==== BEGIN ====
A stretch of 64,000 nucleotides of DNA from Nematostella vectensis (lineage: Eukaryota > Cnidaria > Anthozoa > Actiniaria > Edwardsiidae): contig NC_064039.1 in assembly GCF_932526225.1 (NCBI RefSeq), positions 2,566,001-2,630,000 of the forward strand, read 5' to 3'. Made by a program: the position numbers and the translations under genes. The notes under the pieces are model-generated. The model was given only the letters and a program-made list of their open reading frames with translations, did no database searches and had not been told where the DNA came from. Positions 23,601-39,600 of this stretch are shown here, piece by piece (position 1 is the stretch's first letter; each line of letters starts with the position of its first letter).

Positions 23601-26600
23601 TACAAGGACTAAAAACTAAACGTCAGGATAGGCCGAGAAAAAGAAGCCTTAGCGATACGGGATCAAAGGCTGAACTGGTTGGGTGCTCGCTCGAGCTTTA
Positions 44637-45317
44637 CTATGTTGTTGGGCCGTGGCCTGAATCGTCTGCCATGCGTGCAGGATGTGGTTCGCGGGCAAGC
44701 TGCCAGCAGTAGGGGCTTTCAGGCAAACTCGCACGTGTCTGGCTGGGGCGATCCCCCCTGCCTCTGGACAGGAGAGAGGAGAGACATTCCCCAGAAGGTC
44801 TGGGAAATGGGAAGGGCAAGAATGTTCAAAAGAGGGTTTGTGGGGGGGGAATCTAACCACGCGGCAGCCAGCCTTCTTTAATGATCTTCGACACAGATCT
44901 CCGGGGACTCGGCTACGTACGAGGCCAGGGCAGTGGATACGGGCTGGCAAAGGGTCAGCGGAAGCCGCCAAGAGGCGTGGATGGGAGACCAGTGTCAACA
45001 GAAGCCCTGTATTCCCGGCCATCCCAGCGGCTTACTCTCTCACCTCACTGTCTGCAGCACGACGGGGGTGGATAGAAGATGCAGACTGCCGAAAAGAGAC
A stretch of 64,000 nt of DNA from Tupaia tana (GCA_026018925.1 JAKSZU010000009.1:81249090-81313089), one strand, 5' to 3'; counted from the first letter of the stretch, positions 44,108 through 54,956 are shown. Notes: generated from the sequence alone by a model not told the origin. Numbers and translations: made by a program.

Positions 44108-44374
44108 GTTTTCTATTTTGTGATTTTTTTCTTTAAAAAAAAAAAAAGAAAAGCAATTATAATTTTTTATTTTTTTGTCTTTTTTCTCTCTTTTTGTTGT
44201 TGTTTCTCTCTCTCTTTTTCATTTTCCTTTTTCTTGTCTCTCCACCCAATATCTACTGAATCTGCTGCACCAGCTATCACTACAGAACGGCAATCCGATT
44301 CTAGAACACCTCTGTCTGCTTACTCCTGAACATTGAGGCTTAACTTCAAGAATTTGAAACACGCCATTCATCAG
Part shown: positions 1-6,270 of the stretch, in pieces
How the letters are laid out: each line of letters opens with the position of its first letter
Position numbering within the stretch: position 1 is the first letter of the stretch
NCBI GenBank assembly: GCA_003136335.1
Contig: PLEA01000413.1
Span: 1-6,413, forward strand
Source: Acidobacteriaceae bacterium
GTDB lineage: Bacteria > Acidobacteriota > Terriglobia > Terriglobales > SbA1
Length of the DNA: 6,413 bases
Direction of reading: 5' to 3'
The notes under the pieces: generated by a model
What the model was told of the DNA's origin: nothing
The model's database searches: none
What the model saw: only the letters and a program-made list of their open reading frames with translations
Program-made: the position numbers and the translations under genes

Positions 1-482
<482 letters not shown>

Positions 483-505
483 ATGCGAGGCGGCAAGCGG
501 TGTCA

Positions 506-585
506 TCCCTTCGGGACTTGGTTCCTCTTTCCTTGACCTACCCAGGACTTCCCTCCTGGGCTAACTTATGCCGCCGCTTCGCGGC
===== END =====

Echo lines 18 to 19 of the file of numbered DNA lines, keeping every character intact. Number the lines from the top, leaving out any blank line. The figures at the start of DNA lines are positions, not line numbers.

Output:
NCBI GenBank assembly: GCA_003136335.1
Contig: PLEA01000413.1